The character encoding can generally not be determined completely. However, there are many hints:
- ASCII contains only bytes with values below 0x7F, originally it is a 7 bit encoding, but the byte values are simply zero-padded so the first bit is always zero;
- UTF-8 contains ASCII + additional bytes for which the highest bit is set, e.g. the three most significant bits may be set to
110 to indicate that two bytes are used instead of one to encode a character. UTF-8 may contain a Byte Order Mark (BOM), but usually it doesn't. The encoding is identical to ASCII if only ASCII characters are present.
- UTF-16 is usually prefixed with a BOM as it is a 16 bit encoding that may either use big- or little endian w.r.t. the order of the bytes (not the bits inside the bytes). As it is a 16 bit encoding where the only the lowest 7 bits encode ASCII, it is usually easy to recognize humans, and easily distinguished using statistical heuristics as well.
- There are many, many 8 bit encoding schemes, such as Windows-1252 also known as CP-1252. This encoding extends ISO-8859-1 which encodes the Latin-1 character set. This by itself is a form of extended ASCII.
UTF-16 is generally easy to recognize due to the common BOM and many bytes set to zero - at least for Western languages that use Latin-1. UTF-8 usually doesn't have a BOM, but the encoding scheme for additional characters is relatively easy to recognize.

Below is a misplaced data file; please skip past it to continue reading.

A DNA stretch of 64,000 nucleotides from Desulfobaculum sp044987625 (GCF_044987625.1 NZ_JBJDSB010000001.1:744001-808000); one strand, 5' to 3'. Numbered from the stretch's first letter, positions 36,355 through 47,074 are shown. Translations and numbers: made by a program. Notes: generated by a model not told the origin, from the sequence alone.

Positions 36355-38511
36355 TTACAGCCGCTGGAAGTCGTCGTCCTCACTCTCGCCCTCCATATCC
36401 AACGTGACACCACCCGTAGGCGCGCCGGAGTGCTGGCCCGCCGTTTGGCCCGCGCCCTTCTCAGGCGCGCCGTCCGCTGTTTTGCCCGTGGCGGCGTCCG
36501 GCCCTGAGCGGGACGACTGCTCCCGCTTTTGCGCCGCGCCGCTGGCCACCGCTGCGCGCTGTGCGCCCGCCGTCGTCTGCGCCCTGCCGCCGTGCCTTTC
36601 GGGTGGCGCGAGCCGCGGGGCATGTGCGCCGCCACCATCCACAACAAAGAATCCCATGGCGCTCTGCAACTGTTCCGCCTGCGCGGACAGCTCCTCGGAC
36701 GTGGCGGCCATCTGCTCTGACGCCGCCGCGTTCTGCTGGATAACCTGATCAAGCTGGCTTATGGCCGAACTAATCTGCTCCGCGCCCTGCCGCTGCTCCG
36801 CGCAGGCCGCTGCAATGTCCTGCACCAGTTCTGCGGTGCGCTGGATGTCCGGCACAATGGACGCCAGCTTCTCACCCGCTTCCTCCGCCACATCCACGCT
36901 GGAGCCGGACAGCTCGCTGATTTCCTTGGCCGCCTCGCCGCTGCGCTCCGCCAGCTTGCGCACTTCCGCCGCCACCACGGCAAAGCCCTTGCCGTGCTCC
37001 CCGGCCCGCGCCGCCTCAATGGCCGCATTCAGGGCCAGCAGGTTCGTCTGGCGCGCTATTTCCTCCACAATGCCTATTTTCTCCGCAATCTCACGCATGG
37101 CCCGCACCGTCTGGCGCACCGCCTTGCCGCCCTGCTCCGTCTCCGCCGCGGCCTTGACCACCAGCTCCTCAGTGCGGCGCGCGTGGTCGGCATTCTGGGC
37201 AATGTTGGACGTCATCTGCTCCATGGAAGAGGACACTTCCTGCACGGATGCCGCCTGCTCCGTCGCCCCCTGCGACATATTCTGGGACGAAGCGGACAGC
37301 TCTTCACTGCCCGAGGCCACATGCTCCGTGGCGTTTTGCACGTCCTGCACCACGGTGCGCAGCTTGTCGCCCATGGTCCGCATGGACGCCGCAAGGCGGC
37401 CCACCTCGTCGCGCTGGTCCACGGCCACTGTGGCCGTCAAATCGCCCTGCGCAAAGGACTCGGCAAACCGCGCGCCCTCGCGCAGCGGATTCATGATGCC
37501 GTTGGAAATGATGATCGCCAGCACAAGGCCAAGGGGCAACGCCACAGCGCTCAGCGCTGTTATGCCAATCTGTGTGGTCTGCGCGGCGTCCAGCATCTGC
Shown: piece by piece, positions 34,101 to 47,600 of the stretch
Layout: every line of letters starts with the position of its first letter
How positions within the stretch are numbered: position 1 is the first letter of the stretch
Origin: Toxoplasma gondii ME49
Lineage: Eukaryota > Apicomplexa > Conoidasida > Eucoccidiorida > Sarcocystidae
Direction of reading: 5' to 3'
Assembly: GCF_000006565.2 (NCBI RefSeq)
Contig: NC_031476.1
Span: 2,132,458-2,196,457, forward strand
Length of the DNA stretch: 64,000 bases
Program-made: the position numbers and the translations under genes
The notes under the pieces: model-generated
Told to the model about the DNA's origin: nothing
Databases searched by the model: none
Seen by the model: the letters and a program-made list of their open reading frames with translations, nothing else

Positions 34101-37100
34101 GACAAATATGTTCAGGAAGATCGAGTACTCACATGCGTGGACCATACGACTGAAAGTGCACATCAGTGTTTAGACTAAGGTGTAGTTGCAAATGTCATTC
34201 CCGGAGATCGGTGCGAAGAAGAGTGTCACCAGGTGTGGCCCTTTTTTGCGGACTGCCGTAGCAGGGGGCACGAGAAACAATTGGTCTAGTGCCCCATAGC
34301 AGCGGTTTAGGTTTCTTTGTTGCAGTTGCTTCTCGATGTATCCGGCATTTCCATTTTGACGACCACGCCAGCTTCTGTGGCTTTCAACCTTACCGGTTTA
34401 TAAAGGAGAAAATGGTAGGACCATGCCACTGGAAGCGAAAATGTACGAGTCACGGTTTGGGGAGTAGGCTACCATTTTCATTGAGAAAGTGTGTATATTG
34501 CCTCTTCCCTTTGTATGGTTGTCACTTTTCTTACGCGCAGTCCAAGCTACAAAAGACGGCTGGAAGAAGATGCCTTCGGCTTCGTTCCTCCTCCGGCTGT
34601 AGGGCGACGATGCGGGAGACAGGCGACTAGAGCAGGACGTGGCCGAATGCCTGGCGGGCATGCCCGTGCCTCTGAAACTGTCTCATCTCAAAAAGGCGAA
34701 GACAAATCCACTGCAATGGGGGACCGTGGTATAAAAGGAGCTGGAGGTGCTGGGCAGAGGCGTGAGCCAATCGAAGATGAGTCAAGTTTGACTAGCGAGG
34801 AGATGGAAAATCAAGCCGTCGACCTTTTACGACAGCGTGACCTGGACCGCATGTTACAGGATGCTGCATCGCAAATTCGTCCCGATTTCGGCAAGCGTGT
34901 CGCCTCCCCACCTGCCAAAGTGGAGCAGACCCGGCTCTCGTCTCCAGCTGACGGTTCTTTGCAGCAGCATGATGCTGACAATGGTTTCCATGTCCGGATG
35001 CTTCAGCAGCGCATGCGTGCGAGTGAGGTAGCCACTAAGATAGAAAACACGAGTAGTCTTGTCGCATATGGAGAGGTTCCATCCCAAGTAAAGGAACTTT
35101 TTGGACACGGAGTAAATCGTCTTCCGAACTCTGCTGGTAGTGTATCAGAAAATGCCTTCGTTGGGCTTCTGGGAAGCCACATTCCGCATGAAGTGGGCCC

A text editor that only sees ASCII will usually represent them using UTF-8 (now more and more the default) or Windows-1252. Sometimes applications and languages will simply keep to the system default. However, nowadays many text files do not do this and simply default to UTF-8 for all text. It has been the common default on Linux and Android for a long time now.
For older systems usually a system-specific code page was used. One of the more recognizable ones - at least for Westeners - is the IBM code page 437 as it was used for text-based windowing systems and a lot of ANSI art (sometimes incorrectly called ASCII art), going back to the time of DOS. However, quite often these code pages are not easily recognizable, which is why ASCII art often doesn't look good when a text file is opened. It quite often defaults to the system default such as Windows-1252.
It is extremely uncommon, but sometimes other character encodings are used. Some of those are "dialects" of ASCII such as IA5 that are just slightly different. More commonly though they would be text files using a code page for another country, where the first 128 codes are ASCII compatible.
If you come across such an encoding then you could convert to UTF-8 which is generally recognized easily, and it contains all the possible characters from the various code pages.